Embodiments of the present invention relate to the field of volumetric image rendering, and in particular, to the rendering of a four-dimensional deformable volume representing an object in motion.

BACKGROUND

Volume rendering may allow three-dimensional (3D) volumetric data to be visualized. Volumetric data may consist of a 3D array of voxels, each voxel characterized by an intensity value which may typically pertain to color and opacity. Each voxel may be assigned a color (e.g., one of R (red), G (green), and B (blue)) and an opacity, and a 2D projection of the volumetric data may be computed. Using volume rendering techniques, a viewable 2D image may be derived from the 3D volumetric data.

Volume rendering may have been widely used in many applications to derive a viewable 2D image from 3D volumetric data of an object, e.g. a target region within a patient's anatomy. In some medical applications such as radiosurgery, an anatomical target region that moves, due to e.g. heartbeat or breathing of the patient, may need to be tracked. In these cases, a volume rendered animation of periodic motions such as respiration and heartbeat may be desirable.

A 3D volume dataset which varies over time may be considered to be a 4D deformable volume image. A number of methods may be used for volume rendering of 4D deformable volume images. These methods may involve one or more of the following approaches: representing a deformable volume using tetrahedrons that have freedom to move in 3D space; using a marching cube algorithm to convert volume rendering to surface rendering by finding small iso-surfaces in non-structural data; representing the volumetric dataset with a procedural mathematical function; and using a multiple volume switching method, in which all the intermediate volumes are generated before rendering.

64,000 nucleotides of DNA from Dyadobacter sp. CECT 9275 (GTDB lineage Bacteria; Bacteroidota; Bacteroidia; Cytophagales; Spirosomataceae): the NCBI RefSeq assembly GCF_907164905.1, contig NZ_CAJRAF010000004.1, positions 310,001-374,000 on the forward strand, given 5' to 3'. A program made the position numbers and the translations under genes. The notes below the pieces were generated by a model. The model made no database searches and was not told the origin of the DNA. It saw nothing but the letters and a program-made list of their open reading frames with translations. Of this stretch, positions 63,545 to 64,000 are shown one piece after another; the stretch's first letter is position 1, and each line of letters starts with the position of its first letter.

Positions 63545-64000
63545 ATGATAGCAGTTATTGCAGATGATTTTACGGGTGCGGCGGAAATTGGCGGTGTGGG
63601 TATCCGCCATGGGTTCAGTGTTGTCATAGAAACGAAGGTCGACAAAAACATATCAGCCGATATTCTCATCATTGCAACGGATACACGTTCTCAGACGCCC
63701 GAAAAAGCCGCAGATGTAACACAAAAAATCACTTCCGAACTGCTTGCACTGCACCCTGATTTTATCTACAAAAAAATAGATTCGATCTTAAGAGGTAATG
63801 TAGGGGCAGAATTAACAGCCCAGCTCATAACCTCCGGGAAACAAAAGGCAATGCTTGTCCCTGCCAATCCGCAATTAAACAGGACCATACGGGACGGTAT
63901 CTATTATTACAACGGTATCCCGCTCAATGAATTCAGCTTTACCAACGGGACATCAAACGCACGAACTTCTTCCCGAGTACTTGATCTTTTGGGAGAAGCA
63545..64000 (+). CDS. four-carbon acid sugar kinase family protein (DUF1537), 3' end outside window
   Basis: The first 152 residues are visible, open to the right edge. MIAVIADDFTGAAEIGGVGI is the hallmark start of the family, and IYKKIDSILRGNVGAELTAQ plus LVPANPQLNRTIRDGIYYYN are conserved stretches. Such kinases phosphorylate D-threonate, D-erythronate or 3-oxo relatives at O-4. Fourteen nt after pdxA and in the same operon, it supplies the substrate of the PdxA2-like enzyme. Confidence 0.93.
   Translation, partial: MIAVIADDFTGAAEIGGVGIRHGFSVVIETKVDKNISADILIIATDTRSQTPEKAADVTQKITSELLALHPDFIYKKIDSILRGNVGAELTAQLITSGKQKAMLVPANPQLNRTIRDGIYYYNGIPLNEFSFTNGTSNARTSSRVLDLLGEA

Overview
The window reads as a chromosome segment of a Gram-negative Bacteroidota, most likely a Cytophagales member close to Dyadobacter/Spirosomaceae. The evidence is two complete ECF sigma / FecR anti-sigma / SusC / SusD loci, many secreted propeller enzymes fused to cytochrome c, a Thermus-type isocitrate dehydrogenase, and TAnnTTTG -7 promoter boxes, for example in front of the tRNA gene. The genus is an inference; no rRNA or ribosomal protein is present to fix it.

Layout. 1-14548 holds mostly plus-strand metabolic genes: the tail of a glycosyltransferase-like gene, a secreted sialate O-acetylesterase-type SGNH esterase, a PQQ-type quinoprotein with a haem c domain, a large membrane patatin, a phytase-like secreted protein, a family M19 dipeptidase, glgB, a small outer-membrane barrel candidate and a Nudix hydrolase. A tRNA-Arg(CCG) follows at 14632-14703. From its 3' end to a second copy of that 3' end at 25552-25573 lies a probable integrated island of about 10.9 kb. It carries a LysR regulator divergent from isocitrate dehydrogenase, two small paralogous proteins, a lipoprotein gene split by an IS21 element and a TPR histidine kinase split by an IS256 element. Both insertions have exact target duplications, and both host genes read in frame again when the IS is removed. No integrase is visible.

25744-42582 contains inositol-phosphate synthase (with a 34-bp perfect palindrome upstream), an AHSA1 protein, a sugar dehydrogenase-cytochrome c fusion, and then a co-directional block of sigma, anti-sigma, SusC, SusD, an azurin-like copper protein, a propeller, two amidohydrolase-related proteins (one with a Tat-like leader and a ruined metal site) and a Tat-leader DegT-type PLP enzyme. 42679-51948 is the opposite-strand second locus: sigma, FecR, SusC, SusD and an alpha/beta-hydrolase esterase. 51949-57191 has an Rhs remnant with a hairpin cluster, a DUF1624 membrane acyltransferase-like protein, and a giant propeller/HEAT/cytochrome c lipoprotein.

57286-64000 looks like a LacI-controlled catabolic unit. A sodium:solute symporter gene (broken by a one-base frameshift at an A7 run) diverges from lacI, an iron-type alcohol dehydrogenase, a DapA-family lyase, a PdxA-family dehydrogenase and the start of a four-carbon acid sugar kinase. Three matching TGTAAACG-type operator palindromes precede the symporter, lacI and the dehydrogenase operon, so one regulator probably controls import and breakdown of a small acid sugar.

Many of these approaches may tend to be very time-consuming, and some of them may require extra memory. Some of these approaches may be difficult to implement for medical images. Also, with some of these approaches, it may be hard to obtain smooth transitions between stages.

SUMMARY

An apparatus for direct volume rendering of a 4D deformable volume image representing an object in motion may include a data acquisition subsystem, a segmentation subsystem, and a deformation matrix generator. The apparatus may further include a mesh patch generator, a texture subsystem, an evaluator, and a compositor. The data acquisition subsystem may be configured to acquire an original 3D image dataset of the object, and a plurality of deformed 3D image datasets of the object. The segmentation subsystem may be configured to segment the original 3D image dataset to identify one or more volumes of interest from the dataset. The deformation matrix generator may be configured to compute deformation matrices between the segmented original 3D image dataset and the plurality of deformed 3D image dataset.

The mesh patch generator may be configured to generate deformed mesh patches for the deformation matrices. The texture subsystem may be configured to dynamically sample the segmented original 3D image dataset to generate a plurality of sampled slices having textures. The texture subsystem may be further configured to apply the textures to the deformed mesh patches. The evaluator may be configured to resample the deformed mesh patches and the textures applied thereto. The compositor may be configured to blend and composite the resampled deformed mesh patches to generate a volume-rendered image of the object in motion.